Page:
Cash is King

He with the keys to the vault will always be better placed to take advantage of the window of opportunity, whenever it beckons. Olówó ló l’òwò.

Cash is king. Credit, the Prince. Ready access to funds – one’s own or leveraged, helps with one foot inside, with opportunities that really matter. Even as custodian of other people’s money, the opportunities that come with it are plenty. There you are, at the ringside, as people with ideas, solutions and opportunities come knocking, in search of funding. Without funds, labour is often in vain.

A month back, MTN Nigeria announced what was reported as the largest ever revenue by a publicly listed company in Nigeria. N1.346 trillion revenue for the year 2020. Having consistently delivered over the years a 10+% growth in revenue, doing N824 billion as far back as 2014, it is no surprise that MTNN would hit that mark. It has been interesting following the growth trajectory of the company over the last 20 years.

As I thought about how far MTN as a company has come so did the mind go to what must be the good fortune of early investors in the project and how much gold they have undoubtedly struck. I imagine what comes to the mind of the Octogenarian, Paschal Dozie, reminiscing on the project. I wonder if Okechukwu Enelamah, Chief Shonekan, Mr Hayatudeen and other partners in the private equity firm which invested back then, saw the future as bright as it eventually turned out.

So good was it that by the time they were exiting with their first round of funding of $35 million, the return was 10 times over and the company valued at $400 million at entry was worth $13 billion at exit in 2012. No wonder, they followed up with 2 more rounds of funding, under CAPE II and III, taking advantage of the global financial crisis to move in at a low.

As good as the MTN proposition was, at every point where the window of opportunity opened, even for the few who got to know, it was always about having some huge sacks to be able to buy in. 2007/8, there was a window of opportunity with the private placement.

But it was a tall order. The minimum subscription for the corporate was said to have been put at $10 million and for individuals, $5 million. I can’t recollect if that eventually came down to $1million. A lot of requirements also laid out. One million dollars was a lot then and even now.
Given how steep it was to access, some investment companies created SPVs to pool funds together for investment. There was one such SPV set up by Afrinvest with a minimum subscription of $10,000, which some of us keyed into. The understanding was of conversion into substantive shares when the company goes public.

With MTN eventually footdragging on going public and possibly, other reasons by Afrinvest, the SPV was dissolved in 2013. But then, between 2008 and 2013, even with the administrative fees, the 13 dividend payments was some healthy ROI.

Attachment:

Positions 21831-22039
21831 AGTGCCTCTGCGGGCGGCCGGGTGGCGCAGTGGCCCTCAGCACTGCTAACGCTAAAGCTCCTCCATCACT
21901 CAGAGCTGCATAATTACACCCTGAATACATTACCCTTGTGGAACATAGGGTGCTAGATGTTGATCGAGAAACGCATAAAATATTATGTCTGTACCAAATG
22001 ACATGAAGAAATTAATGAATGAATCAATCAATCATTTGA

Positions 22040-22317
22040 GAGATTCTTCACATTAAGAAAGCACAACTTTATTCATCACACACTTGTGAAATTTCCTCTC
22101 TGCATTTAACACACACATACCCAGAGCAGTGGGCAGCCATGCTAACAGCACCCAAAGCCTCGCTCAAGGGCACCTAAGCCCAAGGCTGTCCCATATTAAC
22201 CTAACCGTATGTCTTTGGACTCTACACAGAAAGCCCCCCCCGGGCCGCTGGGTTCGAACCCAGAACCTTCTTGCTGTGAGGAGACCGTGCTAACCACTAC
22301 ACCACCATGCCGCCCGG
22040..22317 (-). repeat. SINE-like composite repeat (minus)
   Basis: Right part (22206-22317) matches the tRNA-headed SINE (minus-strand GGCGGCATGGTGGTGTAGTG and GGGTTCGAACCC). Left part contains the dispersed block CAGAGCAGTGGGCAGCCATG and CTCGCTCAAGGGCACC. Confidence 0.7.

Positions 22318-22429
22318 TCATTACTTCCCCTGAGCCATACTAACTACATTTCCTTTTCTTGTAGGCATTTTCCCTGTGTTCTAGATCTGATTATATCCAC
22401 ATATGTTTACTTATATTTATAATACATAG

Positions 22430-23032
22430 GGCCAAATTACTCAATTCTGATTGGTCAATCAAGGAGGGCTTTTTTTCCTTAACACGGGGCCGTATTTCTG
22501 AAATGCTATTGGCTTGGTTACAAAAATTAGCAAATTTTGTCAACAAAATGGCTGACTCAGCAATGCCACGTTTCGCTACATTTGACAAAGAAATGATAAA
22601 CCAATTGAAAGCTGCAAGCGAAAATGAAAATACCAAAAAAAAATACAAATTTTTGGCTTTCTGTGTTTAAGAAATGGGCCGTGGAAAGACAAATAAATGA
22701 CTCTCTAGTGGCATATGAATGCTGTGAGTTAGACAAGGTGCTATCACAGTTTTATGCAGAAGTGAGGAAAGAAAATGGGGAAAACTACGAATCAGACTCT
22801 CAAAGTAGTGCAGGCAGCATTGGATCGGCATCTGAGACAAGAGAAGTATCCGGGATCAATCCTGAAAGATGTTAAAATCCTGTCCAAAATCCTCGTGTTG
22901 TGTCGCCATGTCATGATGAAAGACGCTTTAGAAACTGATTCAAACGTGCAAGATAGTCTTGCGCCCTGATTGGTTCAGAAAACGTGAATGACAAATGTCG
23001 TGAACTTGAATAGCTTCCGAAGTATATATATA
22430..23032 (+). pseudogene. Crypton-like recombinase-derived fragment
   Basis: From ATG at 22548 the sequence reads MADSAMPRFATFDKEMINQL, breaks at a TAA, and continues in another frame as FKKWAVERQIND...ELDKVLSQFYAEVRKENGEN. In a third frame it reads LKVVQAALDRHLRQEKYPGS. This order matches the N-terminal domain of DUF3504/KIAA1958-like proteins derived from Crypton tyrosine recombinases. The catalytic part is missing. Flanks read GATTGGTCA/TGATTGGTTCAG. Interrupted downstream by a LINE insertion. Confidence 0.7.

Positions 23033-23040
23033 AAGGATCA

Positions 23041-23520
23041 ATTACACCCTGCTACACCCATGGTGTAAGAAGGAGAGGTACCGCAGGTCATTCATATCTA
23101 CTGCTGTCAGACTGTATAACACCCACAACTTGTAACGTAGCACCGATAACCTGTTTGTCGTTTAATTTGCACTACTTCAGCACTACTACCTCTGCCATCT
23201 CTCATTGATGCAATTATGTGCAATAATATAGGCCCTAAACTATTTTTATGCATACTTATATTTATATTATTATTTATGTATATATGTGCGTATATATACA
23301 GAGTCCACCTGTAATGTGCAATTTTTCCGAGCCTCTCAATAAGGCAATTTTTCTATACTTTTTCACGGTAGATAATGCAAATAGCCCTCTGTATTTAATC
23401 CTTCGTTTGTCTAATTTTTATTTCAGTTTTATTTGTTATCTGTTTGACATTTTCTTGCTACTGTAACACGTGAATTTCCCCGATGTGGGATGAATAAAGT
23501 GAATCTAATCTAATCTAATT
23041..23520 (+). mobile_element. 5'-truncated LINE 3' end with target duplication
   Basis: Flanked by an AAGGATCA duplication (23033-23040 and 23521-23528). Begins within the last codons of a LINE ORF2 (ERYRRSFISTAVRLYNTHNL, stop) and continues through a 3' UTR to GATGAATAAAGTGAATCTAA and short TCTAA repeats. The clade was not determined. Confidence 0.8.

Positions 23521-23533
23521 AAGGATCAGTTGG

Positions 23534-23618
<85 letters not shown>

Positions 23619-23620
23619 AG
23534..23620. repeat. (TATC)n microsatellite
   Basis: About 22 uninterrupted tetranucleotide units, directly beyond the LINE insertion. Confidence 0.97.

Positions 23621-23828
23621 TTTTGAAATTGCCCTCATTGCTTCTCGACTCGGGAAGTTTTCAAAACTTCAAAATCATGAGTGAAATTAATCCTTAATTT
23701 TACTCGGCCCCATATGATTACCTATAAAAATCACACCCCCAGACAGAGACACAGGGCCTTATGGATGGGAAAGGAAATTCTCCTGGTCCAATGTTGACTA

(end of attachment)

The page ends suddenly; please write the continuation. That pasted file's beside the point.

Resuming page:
If those with only a straw in the bottle had so much to drink, one can only imagine what the early investors must have been able to suck before finally putting the basket out last year, via public listing. Profit per share for 2014 was N513.47 and N357.87 for 2018.

At listing by introduction, MTNN had a share capital of 557,000,000 divided into 27,850,000,000 units. Listed were 20,354,513,050 at N0.02 per unit. With the share split and shares listed at N90, which has since gone as high as N160, one can only imagine the multiple gains and returns many times over for the investors. But that is what it is for the early investors. Only that opportunities such as this are often only open to the HNIs. Olówó ló l’òwò.

There is a reason why those whose eggs were laid in Banking have found it easier to move on to start, take control, build upon and expand other enterprises elsewhere. There is a reason why, beyond other things, the Ovias, Elumelus, Dozies, Adeolas, etc., leaving out those who moved on and failed at it, are dominant players in different sectors. This also applies to an extent to the Dangotes, for whom leverage on strong credit lines has also been instrumental in pushing forward. Olówó ló l’òwò.

Cash is king. Credit, the prince. I often wonder about our cultural disposition towards credit when we know that Olówó ló l’òwò. We must find a way around our structural deficiencies, systemic challenges and socio-cultural inhibitions to democratise access to credit, to trigger growth and prosperity from the bottom.

Well, opportunities like this are not common. But opportunities will always come, no matter how little. The important thing is to key in, with whatever one has, no matter how little. Who knows?
Olówó ló l’òwò.

Written by By Simbo Olorunfemi

09. 04. 2021

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